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In ‘Palmer,’ Timberlake embraces stillness of a broken man

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This image released by Apple shows Justin Timberlake, left, and Ryder Allen in a scene from Palmer. (Apple via AP)

NEW YORK – Justin Timberlake turns 40 this week and seemingly has the energy of a teenager, recently performing a new song for the inauguration celebration, welcoming a second son with wife Jessica Biel and starring in the new Apple TV+ film, “Palmer.”

Timberlake plays Eddie Palmer, a former high-school football star whose bad decisions land him in prison, with few options when he gets out. When he returns to his grandmother’s house in a small Southern town to try to build a life, he meets Sam, the charismatic 8-year-old boy next door who’s bullied for sometimes dressing like a girl and enjoying dolls and tea parties.

When Sam’s mother leaves town, Palmer reluctantly steps in to care for the boy.

Timberlake’s had star turns in films like “Friends with Benefits” and “Inside Llewyn Davis,” but “Palmer” marks his time as a solo film headliner. Since childhood, he’s mostly been known for his singing and dancing.

“Palmer” called for Timberlake to tone down his exuberance and play an intense, quiet, broken man living in a town where everyone knows his story.

“Twelve years in prison I think will make you a little numb… we’ve seen stories about the trauma of incarceration and so that played a part in how I wanted to portray this character,” Timberlake said in a recent interview.

“My idols are Newman and Brando and Dean ... actors that were able to contain and almost struggle with releasing their emotion. More specific to Eddie, I think that that’s that type of guy, and I knew those type of guys growing up, and you know, my grandfather was that type of guy … just grew up in a different generation,” Timberlake said.

Director Fisher Stevens said he and Timberlake talked a lot about “stillness and trusting” while shooting the film. “Because I’m an actor, there is a certain instinct to do, to perform. So we had to fight against that and we did it together. And I think he really started to enjoy it, frankly,” Stevens said. “But I don’t think it was organic to him. I think it’s a testament to his abilities as an actor.”

Timberlake’s energy impressed Stevens, who noted the star rehearsed on nights and weekends.

“He’s kind of a remarkable person, if you think about the fact that he has been famous for so long, has made it in many different (areas) music, dance, acting … you know, when he got to the set every day, he was a grip, he was a gaffer, he was one of us, man. He was everybody. And he never left the set.” Stevens said. “He was friendly with everybody. And I was kind of like, ‘Wow, how is this guy so well adjusted?’”

Timberlake’s 8-year-old co-star, newcomer Ryder Allen, said he learned a lot from watching Timberlake transform from fun guy on set to a somber Eddie in their scenes together. “In the first scene, it was really shocking to me because the way he just went from that is just pure, pure acting. I was amazed by it.”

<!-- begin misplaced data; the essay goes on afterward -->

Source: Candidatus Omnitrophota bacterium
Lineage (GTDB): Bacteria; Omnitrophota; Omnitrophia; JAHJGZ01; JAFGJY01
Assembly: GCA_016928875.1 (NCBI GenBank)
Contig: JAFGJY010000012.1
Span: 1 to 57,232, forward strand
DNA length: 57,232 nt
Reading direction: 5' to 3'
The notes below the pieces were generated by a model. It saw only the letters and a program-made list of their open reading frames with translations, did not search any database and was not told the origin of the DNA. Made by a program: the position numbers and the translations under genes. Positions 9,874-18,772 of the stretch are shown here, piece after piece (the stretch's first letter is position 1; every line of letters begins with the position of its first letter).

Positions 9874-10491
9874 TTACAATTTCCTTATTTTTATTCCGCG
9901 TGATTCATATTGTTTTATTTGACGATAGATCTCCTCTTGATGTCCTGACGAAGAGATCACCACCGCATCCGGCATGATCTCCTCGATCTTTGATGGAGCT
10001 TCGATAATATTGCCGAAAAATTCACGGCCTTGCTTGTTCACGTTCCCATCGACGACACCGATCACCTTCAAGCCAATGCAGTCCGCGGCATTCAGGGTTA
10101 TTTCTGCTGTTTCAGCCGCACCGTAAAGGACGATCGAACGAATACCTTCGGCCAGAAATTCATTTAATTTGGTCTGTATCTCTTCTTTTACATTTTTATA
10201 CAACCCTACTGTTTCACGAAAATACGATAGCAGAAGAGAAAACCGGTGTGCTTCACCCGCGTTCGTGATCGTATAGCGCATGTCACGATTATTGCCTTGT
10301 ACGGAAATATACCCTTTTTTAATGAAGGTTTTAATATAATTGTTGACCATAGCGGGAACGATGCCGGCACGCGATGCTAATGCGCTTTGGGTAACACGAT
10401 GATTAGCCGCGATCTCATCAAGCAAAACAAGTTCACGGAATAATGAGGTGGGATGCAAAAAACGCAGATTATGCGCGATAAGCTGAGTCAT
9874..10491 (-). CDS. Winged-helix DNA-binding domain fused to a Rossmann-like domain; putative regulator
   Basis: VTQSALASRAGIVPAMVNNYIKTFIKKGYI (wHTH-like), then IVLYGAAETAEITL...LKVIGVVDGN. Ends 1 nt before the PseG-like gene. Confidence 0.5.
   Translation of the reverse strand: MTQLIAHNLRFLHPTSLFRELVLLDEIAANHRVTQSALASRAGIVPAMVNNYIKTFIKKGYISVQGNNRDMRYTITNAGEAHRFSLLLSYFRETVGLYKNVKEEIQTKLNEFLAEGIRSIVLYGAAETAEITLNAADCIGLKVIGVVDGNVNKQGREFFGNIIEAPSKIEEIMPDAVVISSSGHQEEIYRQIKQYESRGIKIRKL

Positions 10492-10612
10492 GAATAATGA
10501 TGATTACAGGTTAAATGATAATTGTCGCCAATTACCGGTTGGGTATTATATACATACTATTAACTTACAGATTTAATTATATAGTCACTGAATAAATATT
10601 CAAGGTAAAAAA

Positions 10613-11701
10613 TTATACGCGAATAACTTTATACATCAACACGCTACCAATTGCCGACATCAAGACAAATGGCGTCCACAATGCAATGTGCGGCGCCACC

Timberlake and Allen bonded over weeks of rehearsals, and their affinity shows on screen, particularly when Palmer begins to show authentic parenting instincts, carefully giving Sam advice and throwing him a birthday party.

“I said, whoever the kid is that we find, he has to be able to improv with me, because I think that’s where we’re going to find those little gems and those nuances to where you really kind of feel like you’re just watching people try to figure it out instead of ... feeling like you’re watching a movie.”

Sam stands out at school because he’s different, but he teaches everyone around him — including Palmer— important life lessons. “It’s about never losing hope, and acceptance and that you need to accept yourself,” Allen said.

Timberlake appreciated the film’s examination of masculinity. Palmer was raised with a more “stereotypical idea” of what it means to be a man and has to expand his mindset. “That an 8-year-old boy can completely change that and heighten the perspective of a man like that. And in turn, that’s the thing that gives him meaning. That’s the thing that gives him self-worth. That journey was really important to me.”

“We all have these labels. Right? And this movie, we started the conversation. It shatters labels. And that’s kind of why I wanted to make the film,” Stevens said. “I think everyone will enjoy this movie. Everyone will be moved by this film. And it doesn’t matter where you live. It doesn’t matter who you voted for. It doesn’t matter what you believe ... because it’s about human emotions of human beings that are both just trying to make it, and they find each other and they give each other so much.”

Timberlake and Stevens said they wanted to tell this story because its message is so relevant now.

“If a guy like this can find redemption in his acceptance of something that he knows absolutely nothing about and that in turn, that can give him self-worth and self-love, then, I mean let’s let that be a theme for this year, and the years to come,” Timberlake said.